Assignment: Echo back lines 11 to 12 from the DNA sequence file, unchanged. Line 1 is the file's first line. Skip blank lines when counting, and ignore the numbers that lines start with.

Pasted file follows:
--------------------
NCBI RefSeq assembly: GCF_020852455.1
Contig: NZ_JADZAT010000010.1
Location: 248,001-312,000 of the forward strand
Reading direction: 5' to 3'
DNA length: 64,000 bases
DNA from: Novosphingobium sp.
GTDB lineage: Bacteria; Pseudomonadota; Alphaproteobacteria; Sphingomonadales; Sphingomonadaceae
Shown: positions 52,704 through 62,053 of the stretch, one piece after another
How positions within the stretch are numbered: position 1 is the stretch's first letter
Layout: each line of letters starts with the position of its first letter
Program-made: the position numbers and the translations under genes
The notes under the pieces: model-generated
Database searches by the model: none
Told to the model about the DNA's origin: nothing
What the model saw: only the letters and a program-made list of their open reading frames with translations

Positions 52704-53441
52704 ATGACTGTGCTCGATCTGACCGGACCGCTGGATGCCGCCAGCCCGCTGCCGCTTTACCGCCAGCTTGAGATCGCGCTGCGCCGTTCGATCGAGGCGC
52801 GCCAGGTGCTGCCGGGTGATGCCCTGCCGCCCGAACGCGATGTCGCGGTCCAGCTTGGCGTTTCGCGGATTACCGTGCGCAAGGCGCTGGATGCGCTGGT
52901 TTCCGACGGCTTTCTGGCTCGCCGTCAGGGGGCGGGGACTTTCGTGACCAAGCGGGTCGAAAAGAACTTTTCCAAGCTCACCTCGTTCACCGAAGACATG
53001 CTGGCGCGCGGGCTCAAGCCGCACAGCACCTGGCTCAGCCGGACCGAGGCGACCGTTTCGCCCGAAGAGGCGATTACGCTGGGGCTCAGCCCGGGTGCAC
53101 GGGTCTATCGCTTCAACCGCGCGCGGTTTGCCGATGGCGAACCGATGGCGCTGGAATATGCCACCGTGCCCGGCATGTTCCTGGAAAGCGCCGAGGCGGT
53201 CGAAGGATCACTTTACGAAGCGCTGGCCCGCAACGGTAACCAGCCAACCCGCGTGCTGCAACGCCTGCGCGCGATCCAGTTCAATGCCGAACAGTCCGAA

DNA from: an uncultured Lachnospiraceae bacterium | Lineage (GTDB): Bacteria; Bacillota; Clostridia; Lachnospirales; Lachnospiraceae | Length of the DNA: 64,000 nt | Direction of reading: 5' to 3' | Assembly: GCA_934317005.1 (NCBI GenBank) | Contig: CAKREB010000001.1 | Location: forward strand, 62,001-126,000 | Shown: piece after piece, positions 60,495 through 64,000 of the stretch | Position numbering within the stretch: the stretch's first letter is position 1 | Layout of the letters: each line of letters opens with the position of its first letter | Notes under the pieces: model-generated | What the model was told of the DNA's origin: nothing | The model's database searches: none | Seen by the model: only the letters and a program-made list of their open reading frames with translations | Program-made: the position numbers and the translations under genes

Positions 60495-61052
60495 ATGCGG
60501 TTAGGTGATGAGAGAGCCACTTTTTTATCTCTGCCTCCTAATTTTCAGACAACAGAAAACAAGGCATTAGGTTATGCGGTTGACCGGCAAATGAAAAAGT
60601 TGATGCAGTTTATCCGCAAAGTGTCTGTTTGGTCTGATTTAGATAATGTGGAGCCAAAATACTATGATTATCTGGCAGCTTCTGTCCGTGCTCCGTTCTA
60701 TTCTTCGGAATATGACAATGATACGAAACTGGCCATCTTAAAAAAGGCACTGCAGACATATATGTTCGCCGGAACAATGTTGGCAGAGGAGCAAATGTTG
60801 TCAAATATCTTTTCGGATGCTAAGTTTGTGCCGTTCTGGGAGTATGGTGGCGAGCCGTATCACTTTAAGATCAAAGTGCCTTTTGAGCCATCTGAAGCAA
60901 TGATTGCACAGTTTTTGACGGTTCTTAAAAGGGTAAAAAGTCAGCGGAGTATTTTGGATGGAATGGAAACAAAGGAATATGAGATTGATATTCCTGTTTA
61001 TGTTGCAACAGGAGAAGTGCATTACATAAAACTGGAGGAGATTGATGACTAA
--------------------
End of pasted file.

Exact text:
Program-made: the position numbers and the translations under genes
The notes under the pieces: model-generated